Captivated By A Prejudiced Theology

Many within Christendom (and without) are held captive by prejudiced theology. What does this mean? It means that people build for themselves prisons out of their doctrine and then move in and throw away the key. They become trapped by their dogmatism. Some people reside in these prisons because they willfully choose to; others live in them because they do not know there is something better. In either case, both groups are held captive by their prejudices.

This prejudice is most evident in Biblical scholars, many of whom quibble and fight over passages of scripture. Some scriptures are denied, others are taken as allegorical when they should not be, and some are simply ignored. Scholasticism of Christian theology can become such a problem that some Christian theologians even deny the divinity of Christ. Other theologians are faithful. Frederic Farrar was a 19th century English theologian who was, successively, the “Canon of Westminster and Rector of St. Margaret’s, Archdeacon of Westminster and Dean of Canterbury” (Source). He is most famous for his work Life of Christ.

The Bible contains support for what many view as odd LDS doctrines (of course – LDS doctrine includes the Bible), including baptism for the dead and the redemption of the dead. I’ll focus on the redemption of the dead for this example of prejudiced theology.

“For Christ also hath once suffered for sins, the just for the unjust, that he might bring us to God, being put to death in the flesh, but quickened by the Spirit: By which also he went and preached unto the spirits in prison; Which sometime were disobedient, when once the longsuffering of God waited in the days of Noah, while the ark was a preparing, wherein few, that is, eight souls were saved by water. The like figure whereunto even baptism doth also now save us (not the putting away of the filth of the flesh, but the answer of a good conscience toward God,) by the resurrection of Jesus Christ: Who is gone into heaven, and is on the right hand of God; angels and authorities and powers being made subject unto him.” (1 Peter 3:18-22).

There is more about this in chapter 4 verse 6:  “For for this cause was the gospel preached also to them that are dead, that they might be judged according to men in the flesh, but live according to God in the spirit.”

Farrar wrote this about 1 Peter 3 & 4: “St. Peter has one doctrine that is almost peculiar to himself and which is inestimably precious. This doctrine is a much disregarded and indeed, until recent times, half-forgotten article of the Christian Creed. I mean the object of Christ’s descent into Hades. In this truth is involved nothing less than the extension of Christ’s redeeming work to the dead who died before His coming. Had the epistle contained nothing else but this it would at once have been raised above the irreverent charge of being secondhand and commonplace…. Few words of scripture have been so tortured and emptied of their significance as these. Every effort has been made to explain away the plain meaning of this passage. It is one of the most precious passages of scripture and it involves no ambiguity except such as created by the scholasticism of a prejudiced theology. It stands almost alone in scripture. For if language have any meaning this language means that Christ when His spirit descended into the lower world proclaimed the message of salvation to the once impenitent dead.” (As cited by Robert L. Millet in the Mormon Identity podcast, Episode 29; Note: The title of this post is inspired by the quote by Frederic Farrar).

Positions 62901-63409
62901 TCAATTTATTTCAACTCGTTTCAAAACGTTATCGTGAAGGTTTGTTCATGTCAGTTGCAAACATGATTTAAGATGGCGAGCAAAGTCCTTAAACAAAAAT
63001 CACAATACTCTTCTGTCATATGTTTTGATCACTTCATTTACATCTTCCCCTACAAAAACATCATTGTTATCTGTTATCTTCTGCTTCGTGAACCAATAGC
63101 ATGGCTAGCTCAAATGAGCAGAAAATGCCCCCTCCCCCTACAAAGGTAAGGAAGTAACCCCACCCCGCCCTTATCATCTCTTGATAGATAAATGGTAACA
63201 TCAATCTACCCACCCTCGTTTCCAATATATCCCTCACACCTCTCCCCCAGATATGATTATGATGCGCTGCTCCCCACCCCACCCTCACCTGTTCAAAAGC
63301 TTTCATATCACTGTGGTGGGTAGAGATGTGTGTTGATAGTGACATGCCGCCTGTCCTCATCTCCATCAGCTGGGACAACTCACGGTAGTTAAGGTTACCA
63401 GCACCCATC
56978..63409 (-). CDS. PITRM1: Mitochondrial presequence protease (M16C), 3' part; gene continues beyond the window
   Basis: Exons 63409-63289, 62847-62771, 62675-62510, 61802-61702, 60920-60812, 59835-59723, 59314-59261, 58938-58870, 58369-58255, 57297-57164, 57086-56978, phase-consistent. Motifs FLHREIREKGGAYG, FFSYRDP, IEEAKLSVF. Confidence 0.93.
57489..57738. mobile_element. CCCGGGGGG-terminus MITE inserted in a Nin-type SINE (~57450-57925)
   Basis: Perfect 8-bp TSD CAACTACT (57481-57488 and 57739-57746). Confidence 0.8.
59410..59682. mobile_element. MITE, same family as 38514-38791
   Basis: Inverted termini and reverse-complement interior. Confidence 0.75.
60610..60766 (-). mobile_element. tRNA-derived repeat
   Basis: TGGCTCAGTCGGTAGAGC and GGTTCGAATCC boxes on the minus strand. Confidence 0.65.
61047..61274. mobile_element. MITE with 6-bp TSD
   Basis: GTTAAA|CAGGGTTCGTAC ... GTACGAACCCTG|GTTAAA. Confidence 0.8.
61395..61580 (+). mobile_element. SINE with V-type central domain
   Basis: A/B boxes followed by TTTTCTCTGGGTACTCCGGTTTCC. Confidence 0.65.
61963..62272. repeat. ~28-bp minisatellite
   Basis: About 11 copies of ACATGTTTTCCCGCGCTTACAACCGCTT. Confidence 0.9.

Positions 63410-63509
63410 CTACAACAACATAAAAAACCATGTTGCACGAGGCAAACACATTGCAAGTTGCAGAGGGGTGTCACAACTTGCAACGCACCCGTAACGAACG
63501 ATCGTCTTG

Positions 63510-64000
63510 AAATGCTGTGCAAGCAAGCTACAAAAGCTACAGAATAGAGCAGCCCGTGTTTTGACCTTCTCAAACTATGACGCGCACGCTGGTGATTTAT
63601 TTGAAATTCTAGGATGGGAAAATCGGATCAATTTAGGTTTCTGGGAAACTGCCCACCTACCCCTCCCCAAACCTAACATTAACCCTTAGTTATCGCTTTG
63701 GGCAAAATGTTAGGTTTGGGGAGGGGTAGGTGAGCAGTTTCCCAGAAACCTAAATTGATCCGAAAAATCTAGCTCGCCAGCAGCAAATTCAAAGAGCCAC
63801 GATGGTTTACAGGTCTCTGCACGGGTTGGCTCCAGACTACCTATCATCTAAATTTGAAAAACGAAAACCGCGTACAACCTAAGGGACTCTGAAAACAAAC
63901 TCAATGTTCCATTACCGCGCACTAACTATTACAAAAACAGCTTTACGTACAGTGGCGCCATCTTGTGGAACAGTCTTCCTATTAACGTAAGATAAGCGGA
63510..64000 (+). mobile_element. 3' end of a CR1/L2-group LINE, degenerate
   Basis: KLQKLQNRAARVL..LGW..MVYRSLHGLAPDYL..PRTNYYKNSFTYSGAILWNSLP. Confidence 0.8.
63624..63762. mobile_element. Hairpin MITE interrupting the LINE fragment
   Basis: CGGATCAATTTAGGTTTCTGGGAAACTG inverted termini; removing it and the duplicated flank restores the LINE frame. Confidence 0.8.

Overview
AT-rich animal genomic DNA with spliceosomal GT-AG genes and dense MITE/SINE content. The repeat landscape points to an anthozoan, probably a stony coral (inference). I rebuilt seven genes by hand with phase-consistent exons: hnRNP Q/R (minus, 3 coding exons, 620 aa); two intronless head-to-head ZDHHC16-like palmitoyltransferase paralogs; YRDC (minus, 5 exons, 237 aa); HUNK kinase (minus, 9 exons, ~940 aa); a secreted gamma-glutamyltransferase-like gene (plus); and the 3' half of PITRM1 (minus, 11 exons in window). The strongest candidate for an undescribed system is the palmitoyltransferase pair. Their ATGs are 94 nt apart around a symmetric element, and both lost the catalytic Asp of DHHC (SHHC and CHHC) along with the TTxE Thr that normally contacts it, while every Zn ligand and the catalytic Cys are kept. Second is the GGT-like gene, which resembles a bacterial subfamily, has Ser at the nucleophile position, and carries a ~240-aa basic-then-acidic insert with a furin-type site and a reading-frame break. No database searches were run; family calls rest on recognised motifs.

In summary, the verses in 1 Peter 3 and 4 are clear; there is no room for equivocation. So why don’t more people believe the doctrines taught in these verses? First, a lot of people simply have not read them. From my experience talking with a lot of people about the gospel, I found that of the people who read the Bible, most read mainly the New Testament and in the New Testament most only really read the Gospels. There is nothing wrong with reading the Gospels – they are some of the most important of all the scriptures – but they are only a portion of the scriptures. Second, of those who have read and do read the scriptures many read them from their cells of a prejudiced theology. I’m not implying that most willfully disbelieve what they read or that they even construct their own prisons; what I am implying is that many people move into the cells of prejudice that are constructed for them and then never move out because they are comfortable where they are. This means that when they read verses like those in 1 Peter 3 and 4 they do not understand them so most simply ignore them. People have a difficult time perceiving anything that is outside their experience or dogma. It this manner are they captivated by their prejudiced theology. Many are like the spirits in prison whom Christ visited; they are waiting for someone to burst open the prison doors and release them from captivity.

Without hearing and heeding the words of living prophets of Jesus Christ, many have to rely on Biblical scholars for scriptural interpretation. Others will rely on their own interpretations (which can be inspired of God). However, without ongoing revelation by God’s prophets, we will always have a prejudiced theology. I am not implying that members of The Church of Jesus Christ of Latter-day Saints have a monopoly on Truth or that we are never held captive by prejudiced theology but there is nothing as freeing as following the living Prophet. There is nothing as enlightening or liberating as the Spirit of God. If you are trapped in a prison of your prejudices, it is time to listen to and heed the teachings of living Prophets of God.

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